At this point, most of us have begun a second year of working from home. And while some companies are weighing reopening plans, many — such as Nationwide, Shopify and Dropbox — have opted to make remote work the new norm.
Why? Benefits such as flexible schedules, no commutes and the ability to run quick errands during the workday can be really attractive to current and prospective employees. In fact, a LiveCareer survey found that 61 percent of employees want their employers to let them continue working remotely indefinitely even after the pandemic, and 29 percent said they’d quit their jobs if they’re not allowed to remain remote.
Clearly, companies need to weigh their options, taking their most valuable assets — employees — into account. For me, this meant establishing a remote-first culture even before COVID-19. After watching my employees commute for hours every day in past ventures, I decided to make GRAX remote-first from the get-go to give employees the flexibility they need to have a meaningful work-life balance.
3 Benefits of Permanent Remote Work
- Our employees work hours that work for them, and they are ultimately more productive because they aren’t losing time to a commute.
- We have been able to dip into a wider talent pool instead of being limited by who is in our region.
- We’ve saved on expensive real estate.
Here are a few key factors business leaders should consider if they’re thinking about moving to a permanent remote-first workplace.
Set the Right Expectations
Once a company has decided to take the plunge, it’s important to let employees know exactly what to expect. In most business settings, working from home lessens the need for a traditional 9-to-5 workweek. Leaders need to decide if they’re OK with this. Keep in mind that having flexible schedules doesn’t mean less work. It means trusting employees to work whatever hours are needed to get their jobs done on time.
Managers and leaders should set clear goals with team members on what they need to accomplish each week, month or quarter and consistently measure against those goals. They should also schedule frequent check-ins with teams or one-on-ones to ensure projects are completed and there’s accountability within the organization.
Employees should also be prepared to communicate asynchronously. Think of this similarly to working in a Google Doc: People can comment, suggest and edit at any time of the day. Sometimes many people will be working on it at the same time, and sometimes there may only be one person. Employees need to accept that immediate answers are not always going to happen. To ensure that productivity doesn’t slow down, they also need to be clear about project and milestone deadlines.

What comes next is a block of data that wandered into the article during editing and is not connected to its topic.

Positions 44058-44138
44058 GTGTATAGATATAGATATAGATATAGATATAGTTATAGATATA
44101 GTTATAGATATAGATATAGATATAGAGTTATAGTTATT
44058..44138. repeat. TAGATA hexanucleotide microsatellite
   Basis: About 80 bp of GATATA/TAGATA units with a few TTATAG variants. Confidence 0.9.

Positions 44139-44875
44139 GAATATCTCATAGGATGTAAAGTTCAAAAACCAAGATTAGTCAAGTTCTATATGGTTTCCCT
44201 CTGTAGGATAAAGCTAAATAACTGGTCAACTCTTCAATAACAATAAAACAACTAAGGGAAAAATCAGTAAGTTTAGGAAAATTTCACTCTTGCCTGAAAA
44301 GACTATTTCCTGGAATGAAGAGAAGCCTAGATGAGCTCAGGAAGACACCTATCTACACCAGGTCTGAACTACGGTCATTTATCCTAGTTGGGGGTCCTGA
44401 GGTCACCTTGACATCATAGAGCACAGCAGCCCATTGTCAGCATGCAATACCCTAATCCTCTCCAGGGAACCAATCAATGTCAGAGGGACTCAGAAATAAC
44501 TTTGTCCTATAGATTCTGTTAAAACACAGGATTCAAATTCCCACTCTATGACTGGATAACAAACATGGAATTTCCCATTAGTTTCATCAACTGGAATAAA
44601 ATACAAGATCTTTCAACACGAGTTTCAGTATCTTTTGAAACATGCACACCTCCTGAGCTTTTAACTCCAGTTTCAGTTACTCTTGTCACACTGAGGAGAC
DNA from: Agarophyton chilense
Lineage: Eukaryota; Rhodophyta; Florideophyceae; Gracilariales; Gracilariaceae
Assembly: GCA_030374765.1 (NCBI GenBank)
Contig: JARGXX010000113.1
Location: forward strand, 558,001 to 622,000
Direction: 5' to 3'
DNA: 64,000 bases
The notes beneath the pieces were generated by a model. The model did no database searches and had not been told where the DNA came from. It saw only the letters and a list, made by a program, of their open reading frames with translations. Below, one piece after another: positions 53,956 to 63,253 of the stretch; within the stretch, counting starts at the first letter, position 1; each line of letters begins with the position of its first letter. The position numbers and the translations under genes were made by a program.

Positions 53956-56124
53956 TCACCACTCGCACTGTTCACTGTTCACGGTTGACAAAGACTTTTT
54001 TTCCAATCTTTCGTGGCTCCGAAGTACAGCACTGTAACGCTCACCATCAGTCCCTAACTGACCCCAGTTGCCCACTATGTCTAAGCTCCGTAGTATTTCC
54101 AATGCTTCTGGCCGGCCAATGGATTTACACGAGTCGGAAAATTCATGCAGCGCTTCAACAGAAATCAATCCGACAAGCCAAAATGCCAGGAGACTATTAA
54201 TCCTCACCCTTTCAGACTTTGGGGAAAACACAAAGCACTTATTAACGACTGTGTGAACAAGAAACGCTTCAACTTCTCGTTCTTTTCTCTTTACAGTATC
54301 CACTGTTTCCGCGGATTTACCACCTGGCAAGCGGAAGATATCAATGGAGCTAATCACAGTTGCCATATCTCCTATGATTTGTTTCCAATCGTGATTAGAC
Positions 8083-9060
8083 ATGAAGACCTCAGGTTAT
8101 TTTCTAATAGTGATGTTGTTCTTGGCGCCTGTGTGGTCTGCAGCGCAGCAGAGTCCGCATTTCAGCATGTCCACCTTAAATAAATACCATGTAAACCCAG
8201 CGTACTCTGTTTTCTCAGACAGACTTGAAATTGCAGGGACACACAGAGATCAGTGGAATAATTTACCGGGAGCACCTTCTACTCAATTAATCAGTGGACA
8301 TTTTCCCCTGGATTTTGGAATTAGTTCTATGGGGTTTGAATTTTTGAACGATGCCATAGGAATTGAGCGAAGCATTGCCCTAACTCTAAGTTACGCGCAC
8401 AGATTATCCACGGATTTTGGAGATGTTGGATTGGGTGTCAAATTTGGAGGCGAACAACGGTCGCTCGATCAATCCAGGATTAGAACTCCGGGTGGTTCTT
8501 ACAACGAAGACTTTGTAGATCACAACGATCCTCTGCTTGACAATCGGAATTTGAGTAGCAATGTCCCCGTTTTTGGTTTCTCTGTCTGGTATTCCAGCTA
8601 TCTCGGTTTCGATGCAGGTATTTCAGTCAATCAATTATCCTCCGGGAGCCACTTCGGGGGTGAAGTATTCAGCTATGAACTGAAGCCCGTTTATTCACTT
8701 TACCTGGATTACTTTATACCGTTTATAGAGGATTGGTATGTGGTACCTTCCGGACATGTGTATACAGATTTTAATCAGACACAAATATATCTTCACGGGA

Give Employees Options
While working from home is attractive to most employees, there may be people who prefer working from an office or who aren’t equipped to work efficiently at home.
Company leaders must be willing to give employees options to boost retention and make the work environment as comfortable as possible for everyone, including those who want face-to-face time. This may mean having a small satellite office or shared workspaces where people can congregate to work on projects, hold meetings, socialize or simply get out of their houses.
Likewise, leaders should consider offering a monthly or annual stipend that employees can use to make their work from home scenarios more ideal — whether that means paying for high-speed internet or a new desk chair or monitor. Leaving stipends like this open-ended empowers employees to get whatever it is they need to be comfortable and efficient.
As more and more companies decide to work remotely, there’s also an increased opportunity to take a more flexible approach to what “the office” means for an organization. Companies can make arrangements with Airbnb or Vrbo to encourage employees to work near colleagues for a few weeks or even months at a time. The concept of pop-up offices or workspaces can improve retention by adding collaboration and immersed time with co-workers to the employee experience — something they likely would not get at another job.
Establish a Unique Culture
While pop-up meetups are great, there could still be cultural aspects that people miss when not getting together with colleagues on a regular basis.
Going out for drinks, having water-cooler conversations or even pulling office pranks are all part of the employee experience and add a special something to any workplace. This is why when we started working from home, Slack, Donut meetings and Zoom happy hours became all the rage. However, as time goes by and Zoom fatigue sets in, it can be challenging to create meaningful events that keep employees engaged and collaborative.
To establish a culture that is open and connected despite the distance, leaders must get creative. The more out-of-the-box an idea is, the more it tends to draw people’s attention. Think less about the frequency of events or activities, and instead put more energy into planning something engaging and interactive that allows employees to put work aside and just connect as human beings.
For example, here are two things we’ve done at GRAX to switch it up while still encouraging employee bonding:
We sent every employee a package of hot sauce, which led to an ongoing challenge of creating concoctions.
We organized a virtual tour of a goat sanctuary to get a complete escape from work for our “summer outing.”
Remote work gives employees the flexibility they need to achieve a real work-life balance. If you establish clear expectations and offer unique experiences, you can create a workplace that provides the retention, productivity and cost-effectiveness that helps businesses thrive.